Counsel Assisting Ms Rowena Orr QC questioned Rabobank as to the circumstances in which the Brauers were offered the loan in the first instance, its assessment of the serviceability of the loan (alleging that the loan should not have been granted); the approach taken by the bank to hardship; and the approach taken to recovery of the debt. Ms Orr also questioned the bank's 'reluctance' to admit misconduct/falling short of community expectations in this case, alleging that the misconduct would not have been admitted but for the Commission's investigation. The bank denied that this was the case.
The remuneration practices at Rabobank were also questioned, in particular the link between loan sales and remuneration. Questioned as to whether the remuneration practices at Rabobank were consistent with the Sedgwick Review recommendations, Mr Bradley James (Rabobank) said: 'rural managers, they are still incentivised to grow our business through loan sales.' He added that 'rural managers are also disincentivised to write loans that aren't sustainable, and from that I believe there's a balance within our discretionary system'. However, Ms Orr alleged that 'the balance isn't enough' because the exercise of the discretion is 'predominantly driven by sales' and that on this basis, the remuneration practices at Rabobank are 'not consistent with the position that Mr Sedgwick requires all banks to move to by 2020'. Mr James agreed that this is the case and said he was unsure what changes would be made to current systems to bring remuneration practices into line with the Sedgwick recommendations by 2020.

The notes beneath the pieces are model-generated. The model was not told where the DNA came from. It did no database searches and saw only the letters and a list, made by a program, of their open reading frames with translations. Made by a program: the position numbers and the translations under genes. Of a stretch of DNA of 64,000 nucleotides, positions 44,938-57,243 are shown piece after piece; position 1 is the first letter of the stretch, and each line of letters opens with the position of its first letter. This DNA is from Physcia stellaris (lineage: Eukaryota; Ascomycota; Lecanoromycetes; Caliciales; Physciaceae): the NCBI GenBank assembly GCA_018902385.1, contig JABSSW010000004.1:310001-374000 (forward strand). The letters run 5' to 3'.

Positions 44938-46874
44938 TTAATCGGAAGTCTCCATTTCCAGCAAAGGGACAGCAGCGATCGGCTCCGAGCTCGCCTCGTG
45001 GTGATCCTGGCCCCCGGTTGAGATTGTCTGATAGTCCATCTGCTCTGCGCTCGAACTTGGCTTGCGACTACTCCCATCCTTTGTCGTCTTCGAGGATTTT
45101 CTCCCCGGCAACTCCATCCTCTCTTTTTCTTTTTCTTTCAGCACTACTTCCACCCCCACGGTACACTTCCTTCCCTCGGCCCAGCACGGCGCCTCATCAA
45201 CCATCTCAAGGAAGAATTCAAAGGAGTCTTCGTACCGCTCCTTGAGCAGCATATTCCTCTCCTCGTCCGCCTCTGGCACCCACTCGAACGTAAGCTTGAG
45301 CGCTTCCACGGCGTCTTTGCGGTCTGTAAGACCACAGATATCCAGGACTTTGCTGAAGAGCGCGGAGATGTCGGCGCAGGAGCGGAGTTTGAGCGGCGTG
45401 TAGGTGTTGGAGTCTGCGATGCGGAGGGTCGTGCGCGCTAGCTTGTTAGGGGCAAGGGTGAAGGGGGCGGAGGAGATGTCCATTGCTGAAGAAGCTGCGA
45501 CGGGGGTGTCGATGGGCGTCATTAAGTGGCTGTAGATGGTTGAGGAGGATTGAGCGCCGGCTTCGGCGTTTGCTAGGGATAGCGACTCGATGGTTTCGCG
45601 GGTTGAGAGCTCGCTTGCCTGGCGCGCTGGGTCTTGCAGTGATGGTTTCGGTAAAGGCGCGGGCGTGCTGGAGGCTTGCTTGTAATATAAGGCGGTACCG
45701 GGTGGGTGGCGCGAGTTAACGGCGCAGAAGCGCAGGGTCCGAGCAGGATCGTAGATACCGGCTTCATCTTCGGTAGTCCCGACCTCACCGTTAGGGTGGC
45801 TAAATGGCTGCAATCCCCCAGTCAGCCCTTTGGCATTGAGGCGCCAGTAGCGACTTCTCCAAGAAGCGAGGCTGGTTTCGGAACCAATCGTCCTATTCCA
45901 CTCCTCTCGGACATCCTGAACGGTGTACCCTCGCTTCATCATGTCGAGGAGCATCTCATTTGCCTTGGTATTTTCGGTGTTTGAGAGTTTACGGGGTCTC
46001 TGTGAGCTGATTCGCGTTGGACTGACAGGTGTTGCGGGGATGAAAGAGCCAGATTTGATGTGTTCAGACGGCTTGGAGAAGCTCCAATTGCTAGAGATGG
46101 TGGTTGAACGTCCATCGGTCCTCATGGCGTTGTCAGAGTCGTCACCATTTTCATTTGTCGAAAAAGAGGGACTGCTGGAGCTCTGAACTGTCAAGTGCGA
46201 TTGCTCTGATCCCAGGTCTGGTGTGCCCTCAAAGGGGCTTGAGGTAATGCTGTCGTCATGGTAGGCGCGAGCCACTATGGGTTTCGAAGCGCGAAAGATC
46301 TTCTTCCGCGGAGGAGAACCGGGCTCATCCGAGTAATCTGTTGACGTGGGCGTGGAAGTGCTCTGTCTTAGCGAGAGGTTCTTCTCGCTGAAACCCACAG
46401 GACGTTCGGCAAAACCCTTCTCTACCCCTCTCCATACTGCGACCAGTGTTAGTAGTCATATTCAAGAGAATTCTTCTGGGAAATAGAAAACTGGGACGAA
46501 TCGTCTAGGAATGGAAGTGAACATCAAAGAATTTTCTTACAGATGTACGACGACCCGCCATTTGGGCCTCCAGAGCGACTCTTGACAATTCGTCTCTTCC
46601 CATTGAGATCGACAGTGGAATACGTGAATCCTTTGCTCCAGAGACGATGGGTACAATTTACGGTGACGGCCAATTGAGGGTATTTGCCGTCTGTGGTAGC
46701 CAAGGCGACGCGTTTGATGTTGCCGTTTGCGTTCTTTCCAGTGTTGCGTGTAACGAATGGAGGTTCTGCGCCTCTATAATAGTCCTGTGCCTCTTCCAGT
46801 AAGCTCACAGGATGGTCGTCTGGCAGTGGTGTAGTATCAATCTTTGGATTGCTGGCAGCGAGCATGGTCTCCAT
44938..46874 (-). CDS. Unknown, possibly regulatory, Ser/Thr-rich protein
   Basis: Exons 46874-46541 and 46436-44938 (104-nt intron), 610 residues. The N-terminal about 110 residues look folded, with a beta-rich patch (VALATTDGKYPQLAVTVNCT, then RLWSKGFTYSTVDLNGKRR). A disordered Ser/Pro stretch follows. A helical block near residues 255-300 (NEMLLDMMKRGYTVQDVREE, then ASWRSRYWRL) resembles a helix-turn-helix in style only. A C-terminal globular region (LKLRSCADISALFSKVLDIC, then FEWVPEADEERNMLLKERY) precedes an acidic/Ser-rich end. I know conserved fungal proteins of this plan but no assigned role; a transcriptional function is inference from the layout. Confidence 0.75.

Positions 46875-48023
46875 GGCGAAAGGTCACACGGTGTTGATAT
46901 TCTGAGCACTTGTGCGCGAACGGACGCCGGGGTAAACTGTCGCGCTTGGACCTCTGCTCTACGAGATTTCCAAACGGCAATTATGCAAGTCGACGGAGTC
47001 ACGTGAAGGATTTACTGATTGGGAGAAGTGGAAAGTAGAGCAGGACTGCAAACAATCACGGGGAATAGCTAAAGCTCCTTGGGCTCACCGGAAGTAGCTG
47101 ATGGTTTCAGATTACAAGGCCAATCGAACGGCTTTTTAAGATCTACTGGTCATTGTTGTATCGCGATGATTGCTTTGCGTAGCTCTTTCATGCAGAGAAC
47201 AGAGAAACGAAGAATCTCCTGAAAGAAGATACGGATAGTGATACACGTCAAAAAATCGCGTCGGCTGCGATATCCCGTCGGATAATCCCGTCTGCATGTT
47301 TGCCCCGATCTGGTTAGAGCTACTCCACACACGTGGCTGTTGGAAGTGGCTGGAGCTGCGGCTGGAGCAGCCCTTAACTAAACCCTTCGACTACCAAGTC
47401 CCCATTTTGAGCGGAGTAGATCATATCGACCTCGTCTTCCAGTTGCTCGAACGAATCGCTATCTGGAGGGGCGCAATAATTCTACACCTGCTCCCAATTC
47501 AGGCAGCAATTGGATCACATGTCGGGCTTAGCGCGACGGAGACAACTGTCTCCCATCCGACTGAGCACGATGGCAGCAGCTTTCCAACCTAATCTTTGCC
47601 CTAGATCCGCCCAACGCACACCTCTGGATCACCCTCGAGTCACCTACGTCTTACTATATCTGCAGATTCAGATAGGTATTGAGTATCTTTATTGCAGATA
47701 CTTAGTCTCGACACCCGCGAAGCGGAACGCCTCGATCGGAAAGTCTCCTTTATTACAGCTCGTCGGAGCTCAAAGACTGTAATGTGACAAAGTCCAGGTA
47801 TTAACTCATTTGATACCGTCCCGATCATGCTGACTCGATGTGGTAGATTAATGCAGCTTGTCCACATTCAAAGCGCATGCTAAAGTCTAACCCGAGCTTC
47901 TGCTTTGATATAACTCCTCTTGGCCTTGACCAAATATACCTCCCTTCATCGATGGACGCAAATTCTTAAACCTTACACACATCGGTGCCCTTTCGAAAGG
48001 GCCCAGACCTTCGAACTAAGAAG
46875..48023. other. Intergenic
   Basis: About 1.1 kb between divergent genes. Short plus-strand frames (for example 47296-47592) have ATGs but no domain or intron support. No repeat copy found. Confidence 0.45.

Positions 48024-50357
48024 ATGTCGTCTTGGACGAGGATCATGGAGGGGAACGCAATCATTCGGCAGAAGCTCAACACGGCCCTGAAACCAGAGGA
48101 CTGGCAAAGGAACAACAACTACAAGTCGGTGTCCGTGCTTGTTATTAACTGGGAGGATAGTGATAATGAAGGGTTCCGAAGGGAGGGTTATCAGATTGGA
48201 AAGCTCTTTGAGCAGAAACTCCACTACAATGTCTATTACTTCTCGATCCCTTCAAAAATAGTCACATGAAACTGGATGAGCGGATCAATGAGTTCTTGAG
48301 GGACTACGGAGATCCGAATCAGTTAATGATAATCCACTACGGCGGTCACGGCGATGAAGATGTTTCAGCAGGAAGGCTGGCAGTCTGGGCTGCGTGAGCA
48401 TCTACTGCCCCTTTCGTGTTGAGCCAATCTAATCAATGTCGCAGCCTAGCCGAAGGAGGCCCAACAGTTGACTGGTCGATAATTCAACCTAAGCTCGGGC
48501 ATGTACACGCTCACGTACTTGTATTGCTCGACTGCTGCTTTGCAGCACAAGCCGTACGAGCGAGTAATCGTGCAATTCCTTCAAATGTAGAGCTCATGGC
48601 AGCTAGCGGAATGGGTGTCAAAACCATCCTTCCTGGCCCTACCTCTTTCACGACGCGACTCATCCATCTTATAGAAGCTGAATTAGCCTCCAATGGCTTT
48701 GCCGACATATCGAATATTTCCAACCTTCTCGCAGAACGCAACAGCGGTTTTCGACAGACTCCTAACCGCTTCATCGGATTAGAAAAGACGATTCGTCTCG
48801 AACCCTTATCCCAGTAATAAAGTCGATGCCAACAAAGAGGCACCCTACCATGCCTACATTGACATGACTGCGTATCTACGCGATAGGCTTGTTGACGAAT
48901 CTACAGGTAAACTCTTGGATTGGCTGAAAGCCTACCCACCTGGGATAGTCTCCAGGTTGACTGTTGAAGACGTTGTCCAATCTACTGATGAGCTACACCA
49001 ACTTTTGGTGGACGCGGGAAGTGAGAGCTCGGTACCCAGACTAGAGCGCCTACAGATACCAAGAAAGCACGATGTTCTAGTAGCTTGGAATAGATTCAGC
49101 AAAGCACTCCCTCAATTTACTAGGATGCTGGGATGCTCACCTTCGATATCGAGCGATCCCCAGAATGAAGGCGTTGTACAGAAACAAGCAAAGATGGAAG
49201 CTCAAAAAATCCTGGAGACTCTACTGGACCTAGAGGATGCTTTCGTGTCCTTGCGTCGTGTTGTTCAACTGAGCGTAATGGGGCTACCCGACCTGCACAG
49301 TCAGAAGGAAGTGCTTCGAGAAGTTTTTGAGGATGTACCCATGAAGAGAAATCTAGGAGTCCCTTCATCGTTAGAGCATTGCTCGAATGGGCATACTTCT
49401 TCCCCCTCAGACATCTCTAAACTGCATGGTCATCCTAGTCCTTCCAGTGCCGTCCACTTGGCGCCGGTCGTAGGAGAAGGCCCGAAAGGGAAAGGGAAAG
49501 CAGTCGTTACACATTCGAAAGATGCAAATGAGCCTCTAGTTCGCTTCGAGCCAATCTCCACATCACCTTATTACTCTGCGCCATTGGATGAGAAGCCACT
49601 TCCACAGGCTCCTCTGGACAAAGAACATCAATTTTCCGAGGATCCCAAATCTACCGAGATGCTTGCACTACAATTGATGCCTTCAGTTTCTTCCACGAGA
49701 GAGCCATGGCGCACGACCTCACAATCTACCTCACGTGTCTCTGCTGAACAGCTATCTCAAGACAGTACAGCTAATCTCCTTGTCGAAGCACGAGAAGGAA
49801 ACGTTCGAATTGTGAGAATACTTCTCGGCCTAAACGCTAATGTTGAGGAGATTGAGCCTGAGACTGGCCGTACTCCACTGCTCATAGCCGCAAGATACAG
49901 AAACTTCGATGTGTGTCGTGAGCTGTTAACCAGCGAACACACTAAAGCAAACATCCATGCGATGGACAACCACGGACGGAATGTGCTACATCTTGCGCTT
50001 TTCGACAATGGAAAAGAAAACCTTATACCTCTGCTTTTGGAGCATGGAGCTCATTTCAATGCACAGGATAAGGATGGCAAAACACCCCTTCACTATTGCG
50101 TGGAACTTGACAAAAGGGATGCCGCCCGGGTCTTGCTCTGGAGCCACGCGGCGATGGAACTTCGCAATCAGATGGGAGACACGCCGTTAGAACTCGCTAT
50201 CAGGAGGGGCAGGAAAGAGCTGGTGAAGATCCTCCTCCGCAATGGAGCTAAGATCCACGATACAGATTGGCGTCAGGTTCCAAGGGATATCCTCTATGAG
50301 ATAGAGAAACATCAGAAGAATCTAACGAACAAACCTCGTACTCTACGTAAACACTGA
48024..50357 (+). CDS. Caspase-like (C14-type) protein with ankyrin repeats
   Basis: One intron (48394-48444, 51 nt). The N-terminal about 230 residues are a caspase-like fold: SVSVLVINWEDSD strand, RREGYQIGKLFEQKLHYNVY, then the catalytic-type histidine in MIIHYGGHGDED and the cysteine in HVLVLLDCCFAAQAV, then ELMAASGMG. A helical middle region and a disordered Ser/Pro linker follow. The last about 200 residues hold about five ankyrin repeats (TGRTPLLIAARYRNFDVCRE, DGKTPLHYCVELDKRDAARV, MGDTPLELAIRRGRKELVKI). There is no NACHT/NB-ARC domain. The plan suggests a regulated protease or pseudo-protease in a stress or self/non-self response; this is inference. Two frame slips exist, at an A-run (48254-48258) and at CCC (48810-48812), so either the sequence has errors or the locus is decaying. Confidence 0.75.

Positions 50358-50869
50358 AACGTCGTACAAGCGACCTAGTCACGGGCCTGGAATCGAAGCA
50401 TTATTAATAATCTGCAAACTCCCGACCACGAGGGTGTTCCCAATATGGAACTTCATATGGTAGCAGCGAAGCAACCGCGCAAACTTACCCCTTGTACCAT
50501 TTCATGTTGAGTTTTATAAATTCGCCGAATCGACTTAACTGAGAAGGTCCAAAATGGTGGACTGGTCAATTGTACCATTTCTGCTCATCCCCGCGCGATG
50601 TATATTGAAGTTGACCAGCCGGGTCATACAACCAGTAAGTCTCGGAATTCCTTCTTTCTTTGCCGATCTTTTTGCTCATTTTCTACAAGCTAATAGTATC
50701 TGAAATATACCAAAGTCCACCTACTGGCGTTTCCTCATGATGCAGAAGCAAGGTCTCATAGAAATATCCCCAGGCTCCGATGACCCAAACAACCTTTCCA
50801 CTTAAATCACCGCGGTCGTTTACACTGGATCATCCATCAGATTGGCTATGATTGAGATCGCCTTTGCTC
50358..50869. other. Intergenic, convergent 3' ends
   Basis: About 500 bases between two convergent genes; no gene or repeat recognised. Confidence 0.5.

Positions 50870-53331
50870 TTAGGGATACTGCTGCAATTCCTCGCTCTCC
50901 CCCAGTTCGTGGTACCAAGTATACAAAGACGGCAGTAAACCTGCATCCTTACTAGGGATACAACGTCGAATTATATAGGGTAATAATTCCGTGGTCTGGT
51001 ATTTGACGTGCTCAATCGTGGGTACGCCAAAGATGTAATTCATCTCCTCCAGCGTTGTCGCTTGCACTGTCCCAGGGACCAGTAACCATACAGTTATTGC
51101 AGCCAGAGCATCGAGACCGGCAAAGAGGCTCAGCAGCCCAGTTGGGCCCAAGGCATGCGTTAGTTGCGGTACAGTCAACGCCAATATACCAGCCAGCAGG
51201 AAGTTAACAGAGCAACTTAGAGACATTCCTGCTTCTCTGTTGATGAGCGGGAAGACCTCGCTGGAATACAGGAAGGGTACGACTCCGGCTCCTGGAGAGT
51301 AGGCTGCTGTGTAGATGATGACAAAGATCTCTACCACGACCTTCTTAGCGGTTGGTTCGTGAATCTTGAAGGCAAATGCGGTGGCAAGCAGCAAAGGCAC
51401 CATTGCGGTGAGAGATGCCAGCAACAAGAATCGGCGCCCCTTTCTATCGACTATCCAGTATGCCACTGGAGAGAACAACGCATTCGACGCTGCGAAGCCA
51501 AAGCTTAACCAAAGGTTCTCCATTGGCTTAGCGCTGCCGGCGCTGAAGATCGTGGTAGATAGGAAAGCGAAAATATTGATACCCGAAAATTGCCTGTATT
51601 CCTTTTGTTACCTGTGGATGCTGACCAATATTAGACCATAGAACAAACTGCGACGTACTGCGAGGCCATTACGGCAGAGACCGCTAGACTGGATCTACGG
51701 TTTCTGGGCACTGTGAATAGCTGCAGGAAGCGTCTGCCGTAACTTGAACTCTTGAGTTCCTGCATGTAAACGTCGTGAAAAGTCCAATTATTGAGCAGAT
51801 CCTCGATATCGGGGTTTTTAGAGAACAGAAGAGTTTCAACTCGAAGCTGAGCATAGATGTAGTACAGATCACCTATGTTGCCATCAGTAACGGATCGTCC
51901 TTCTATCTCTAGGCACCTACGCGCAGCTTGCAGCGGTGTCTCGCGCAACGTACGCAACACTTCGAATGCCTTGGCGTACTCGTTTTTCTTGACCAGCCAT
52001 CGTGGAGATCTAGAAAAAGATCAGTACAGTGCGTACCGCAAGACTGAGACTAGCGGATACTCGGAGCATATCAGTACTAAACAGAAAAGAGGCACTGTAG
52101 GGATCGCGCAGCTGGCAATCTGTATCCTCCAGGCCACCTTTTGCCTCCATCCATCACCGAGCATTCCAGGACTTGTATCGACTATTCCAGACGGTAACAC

[Note: An overview of the Bankwest and NAB case studies will be considered in the next issue of Governance News which will be available on 9 July.]
[Sources: Royal Commission into misconduct in the banking, superannuation and financial services industry: Round 4 hearings; 25 June 2018 – Draft Transcript for Day 30; 26 June 2018 – Draft Transcript for Day 31; 27 June 2018 – Draft Transcript for Day 32; 28 June 2018 – Draft Transcript for Day 33]